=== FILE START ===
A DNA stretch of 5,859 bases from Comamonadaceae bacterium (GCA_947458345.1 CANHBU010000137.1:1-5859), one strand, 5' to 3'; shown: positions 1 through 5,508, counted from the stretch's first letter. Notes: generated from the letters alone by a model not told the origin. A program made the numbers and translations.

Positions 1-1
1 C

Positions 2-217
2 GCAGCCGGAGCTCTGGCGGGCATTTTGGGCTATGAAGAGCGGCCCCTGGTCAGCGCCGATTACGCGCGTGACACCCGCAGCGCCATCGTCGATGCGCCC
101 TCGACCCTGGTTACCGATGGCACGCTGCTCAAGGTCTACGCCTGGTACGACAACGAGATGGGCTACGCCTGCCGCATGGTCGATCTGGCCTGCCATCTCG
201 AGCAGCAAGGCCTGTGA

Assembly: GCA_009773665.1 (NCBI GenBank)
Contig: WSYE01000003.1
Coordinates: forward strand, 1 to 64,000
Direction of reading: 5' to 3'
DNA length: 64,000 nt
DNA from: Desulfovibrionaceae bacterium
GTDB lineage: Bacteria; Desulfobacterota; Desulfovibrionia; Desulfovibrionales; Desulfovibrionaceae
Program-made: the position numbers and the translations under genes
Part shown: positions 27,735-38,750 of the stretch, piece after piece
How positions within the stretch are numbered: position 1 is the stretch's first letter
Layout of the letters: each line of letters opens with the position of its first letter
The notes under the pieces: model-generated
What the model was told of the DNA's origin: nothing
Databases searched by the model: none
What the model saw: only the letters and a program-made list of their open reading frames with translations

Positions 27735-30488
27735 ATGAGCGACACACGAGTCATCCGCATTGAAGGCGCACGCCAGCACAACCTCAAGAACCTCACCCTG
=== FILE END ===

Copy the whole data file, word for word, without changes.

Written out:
A DNA stretch of 5,859 bases from Comamonadaceae bacterium (GCA_947458345.1 CANHBU010000137.1:1-5859), one strand, 5' to 3'; shown: positions 1 through 5,508, counted from the stretch's first letter. Notes: generated from the letters alone by a model not told the origin. A program made the numbers and translations.

Positions 1-1
1 C

Positions 2-217
2 GCAGCCGGAGCTCTGGCGGGCATTTTGGGCTATGAAGAGCGGCCCCTGGTCAGCGCCGATTACGCGCGTGACACCCGCAGCGCCATCGTCGATGCGCCC
101 TCGACCCTGGTTACCGATGGCACGCTGCTCAAGGTCTACGCCTGGTACGACAACGAGATGGGCTACGCCTGCCGCATGGTCGATCTGGCCTGCCATCTCG
201 AGCAGCAAGGCCTGTGA

Assembly: GCA_009773665.1 (NCBI GenBank)
Contig: WSYE01000003.1
Coordinates: forward strand, 1 to 64,000
Direction of reading: 5' to 3'
DNA length: 64,000 nt
DNA from: Desulfovibrionaceae bacterium
GTDB lineage: Bacteria; Desulfobacterota; Desulfovibrionia; Desulfovibrionales; Desulfovibrionaceae
Program-made: the position numbers and the translations under genes
Part shown: positions 27,735-38,750 of the stretch, piece after piece
How positions within the stretch are numbered: position 1 is the stretch's first letter
Layout of the letters: each line of letters opens with the position of its first letter
The notes under the pieces: model-generated
What the model was told of the DNA's origin: nothing
Databases searched by the model: none
What the model saw: only the letters and a program-made list of their open reading frames with translations

Positions 27735-30488
27735 ATGAGCGACACACGAGTCATCCGCATTGAAGGCGCACGCCAGCACAACCTCAAGAACCTCACCCTG